2016 has been an annus mirabilis for Jacques Herzog and Pierre de Meuron. The completion, in succession, of the Elbphilharmonie in Hamburg, the Tate Modern extension in London, and phase one of the Feltrinelli Foundation in Milan has been followed by the competition for the Museum of the 20th Century in Berlin, won by the Basel partners in conjunction with Vogt Landschaftarchitekten. The Swiss were selected out of forty teams, carrying the day, in the final phase, over Lundgaard & Tranberg Arkitekter with Schonherr (second prize), Bruno Fioretti Marquez Architekten with Capatti Satubach (third prize), and firms like OMA, SANAA, Staab Architekten, and Aires Mateus. All submitted designs in collaboration with landscape architects.
This is one of the best commissions that an architect in Europe could possibly land, not only because of its program (a large collection of artworks of the second half of the 20th century), its size (a total floor area of 25,000 square meters), and its budget (more than 200 million euros), but also on account of its location within Berlin’s Kulturforum, close to Potsdamer Platz and not far from Hans Scharoun’s Berliner Philharmonie. But Herzog & de Meuron’s building has to face a big challenge: to be the extension of the current site of the Museum of the 20th Century’s current site, the Neue Nationalgalerie of Mies van der Rohe, an icon of modernity which is being restored by the British David Chipperfield, with which the new museum will connect via an underground tunnel in the year 2027, when the transformer station currently occupying the site can be relocated.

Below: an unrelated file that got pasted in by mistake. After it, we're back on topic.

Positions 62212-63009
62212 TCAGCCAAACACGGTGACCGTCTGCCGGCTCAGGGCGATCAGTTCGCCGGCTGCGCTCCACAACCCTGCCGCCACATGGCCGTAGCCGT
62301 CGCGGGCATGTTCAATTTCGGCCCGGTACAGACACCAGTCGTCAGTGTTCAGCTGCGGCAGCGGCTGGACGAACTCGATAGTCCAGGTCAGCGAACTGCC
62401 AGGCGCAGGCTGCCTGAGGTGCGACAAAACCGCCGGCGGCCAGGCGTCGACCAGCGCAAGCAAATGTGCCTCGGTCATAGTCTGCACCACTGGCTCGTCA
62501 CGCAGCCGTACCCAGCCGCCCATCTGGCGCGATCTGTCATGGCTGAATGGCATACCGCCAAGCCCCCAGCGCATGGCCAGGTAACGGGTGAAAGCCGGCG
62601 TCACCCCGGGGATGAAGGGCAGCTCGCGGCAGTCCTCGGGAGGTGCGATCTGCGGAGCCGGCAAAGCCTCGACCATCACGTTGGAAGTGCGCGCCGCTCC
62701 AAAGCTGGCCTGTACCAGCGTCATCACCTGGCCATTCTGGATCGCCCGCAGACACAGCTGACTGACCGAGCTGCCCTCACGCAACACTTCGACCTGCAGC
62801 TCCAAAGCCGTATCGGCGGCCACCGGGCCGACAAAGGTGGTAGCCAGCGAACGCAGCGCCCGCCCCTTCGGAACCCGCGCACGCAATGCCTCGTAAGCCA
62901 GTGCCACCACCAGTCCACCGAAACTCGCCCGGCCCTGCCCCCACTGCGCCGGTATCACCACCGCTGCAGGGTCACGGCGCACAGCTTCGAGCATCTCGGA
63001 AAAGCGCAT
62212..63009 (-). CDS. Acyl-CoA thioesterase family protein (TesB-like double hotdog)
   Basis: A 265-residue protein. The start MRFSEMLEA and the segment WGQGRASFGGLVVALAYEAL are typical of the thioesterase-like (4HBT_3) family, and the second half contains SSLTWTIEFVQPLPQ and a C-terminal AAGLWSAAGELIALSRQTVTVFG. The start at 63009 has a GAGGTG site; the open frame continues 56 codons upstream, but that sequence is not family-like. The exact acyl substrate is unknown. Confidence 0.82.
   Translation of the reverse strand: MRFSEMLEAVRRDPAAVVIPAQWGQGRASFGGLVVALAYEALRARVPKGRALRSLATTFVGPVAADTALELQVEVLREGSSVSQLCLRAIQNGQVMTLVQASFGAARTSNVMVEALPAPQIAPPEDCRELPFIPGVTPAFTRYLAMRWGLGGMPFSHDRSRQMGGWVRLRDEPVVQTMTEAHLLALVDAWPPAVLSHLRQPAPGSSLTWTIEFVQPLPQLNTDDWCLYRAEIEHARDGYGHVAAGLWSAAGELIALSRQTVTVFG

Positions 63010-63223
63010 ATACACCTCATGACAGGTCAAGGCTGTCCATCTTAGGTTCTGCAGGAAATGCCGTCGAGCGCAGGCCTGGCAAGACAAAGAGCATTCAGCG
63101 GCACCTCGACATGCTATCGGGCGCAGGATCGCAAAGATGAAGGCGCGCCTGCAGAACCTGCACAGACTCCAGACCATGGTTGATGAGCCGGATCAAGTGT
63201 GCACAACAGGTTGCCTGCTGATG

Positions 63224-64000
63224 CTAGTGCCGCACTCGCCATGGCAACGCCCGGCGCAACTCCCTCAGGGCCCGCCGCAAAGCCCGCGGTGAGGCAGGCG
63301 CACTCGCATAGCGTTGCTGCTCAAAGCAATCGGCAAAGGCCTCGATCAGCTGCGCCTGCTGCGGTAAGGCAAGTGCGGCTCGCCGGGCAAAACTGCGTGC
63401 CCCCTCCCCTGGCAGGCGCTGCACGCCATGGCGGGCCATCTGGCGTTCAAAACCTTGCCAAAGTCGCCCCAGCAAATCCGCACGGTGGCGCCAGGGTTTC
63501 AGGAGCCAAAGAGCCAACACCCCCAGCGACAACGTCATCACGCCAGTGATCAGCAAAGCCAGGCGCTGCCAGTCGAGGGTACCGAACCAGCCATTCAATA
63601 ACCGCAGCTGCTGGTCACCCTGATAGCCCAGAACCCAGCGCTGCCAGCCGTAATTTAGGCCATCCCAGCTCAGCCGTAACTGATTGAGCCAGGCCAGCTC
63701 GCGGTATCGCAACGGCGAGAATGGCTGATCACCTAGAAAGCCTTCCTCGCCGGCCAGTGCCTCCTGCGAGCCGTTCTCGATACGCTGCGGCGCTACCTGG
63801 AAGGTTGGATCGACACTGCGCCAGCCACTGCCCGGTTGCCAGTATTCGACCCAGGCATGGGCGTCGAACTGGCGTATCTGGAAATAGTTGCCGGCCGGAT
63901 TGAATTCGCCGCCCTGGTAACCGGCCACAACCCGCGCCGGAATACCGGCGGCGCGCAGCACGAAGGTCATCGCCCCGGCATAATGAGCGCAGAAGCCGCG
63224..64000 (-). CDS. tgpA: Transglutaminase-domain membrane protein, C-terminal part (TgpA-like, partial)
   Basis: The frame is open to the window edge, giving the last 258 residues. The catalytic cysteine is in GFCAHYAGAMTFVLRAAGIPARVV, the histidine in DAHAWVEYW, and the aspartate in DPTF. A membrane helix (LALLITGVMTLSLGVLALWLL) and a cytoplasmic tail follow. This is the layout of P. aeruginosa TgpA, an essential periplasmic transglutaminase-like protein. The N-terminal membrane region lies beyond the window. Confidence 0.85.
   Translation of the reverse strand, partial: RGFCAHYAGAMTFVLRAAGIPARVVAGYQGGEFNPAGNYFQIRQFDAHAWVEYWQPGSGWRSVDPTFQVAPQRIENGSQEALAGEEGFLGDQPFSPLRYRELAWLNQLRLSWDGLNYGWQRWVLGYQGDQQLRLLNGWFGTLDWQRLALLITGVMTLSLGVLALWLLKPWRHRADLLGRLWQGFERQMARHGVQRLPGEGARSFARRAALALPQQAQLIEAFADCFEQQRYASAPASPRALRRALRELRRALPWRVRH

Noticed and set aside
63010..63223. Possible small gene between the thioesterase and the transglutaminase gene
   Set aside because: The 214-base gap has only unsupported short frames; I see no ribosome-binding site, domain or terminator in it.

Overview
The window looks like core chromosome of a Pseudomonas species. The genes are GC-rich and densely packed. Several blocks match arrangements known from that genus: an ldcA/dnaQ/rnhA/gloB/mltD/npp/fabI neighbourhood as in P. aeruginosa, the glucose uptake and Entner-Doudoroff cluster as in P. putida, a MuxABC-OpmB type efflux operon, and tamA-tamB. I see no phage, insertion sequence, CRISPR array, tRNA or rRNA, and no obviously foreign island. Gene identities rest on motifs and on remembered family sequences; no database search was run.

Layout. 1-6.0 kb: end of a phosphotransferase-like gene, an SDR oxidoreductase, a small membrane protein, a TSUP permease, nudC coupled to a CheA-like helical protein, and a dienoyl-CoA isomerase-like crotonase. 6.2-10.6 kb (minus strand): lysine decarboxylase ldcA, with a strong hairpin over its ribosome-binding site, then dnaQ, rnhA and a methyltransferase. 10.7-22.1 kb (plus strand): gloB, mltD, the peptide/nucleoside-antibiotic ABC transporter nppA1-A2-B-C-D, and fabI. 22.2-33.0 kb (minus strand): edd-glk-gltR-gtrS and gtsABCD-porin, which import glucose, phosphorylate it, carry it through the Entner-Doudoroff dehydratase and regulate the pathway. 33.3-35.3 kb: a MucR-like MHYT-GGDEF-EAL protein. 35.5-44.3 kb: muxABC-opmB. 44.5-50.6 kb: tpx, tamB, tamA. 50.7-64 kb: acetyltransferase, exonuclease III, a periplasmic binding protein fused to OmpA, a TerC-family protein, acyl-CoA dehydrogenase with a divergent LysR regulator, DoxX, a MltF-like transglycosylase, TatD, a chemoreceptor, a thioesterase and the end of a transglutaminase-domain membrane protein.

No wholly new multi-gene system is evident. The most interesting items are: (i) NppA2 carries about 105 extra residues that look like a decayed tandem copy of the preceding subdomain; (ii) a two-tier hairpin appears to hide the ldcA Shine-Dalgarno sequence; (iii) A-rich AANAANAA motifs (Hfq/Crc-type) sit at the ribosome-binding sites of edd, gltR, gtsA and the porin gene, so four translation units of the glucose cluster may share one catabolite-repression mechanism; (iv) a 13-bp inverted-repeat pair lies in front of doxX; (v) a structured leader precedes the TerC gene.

Parallelisms are inevitable. While the Nationalgalerie is a Doric temple of sorts, powerful and elemental, H&deM’s museum recalls a silo, a train station, or a huge hut with a skin of brick openwork, and it is also a powerful and elemental building in whose typological indefinition the authors see the variety and participation that is so characteristic of the contemporary world.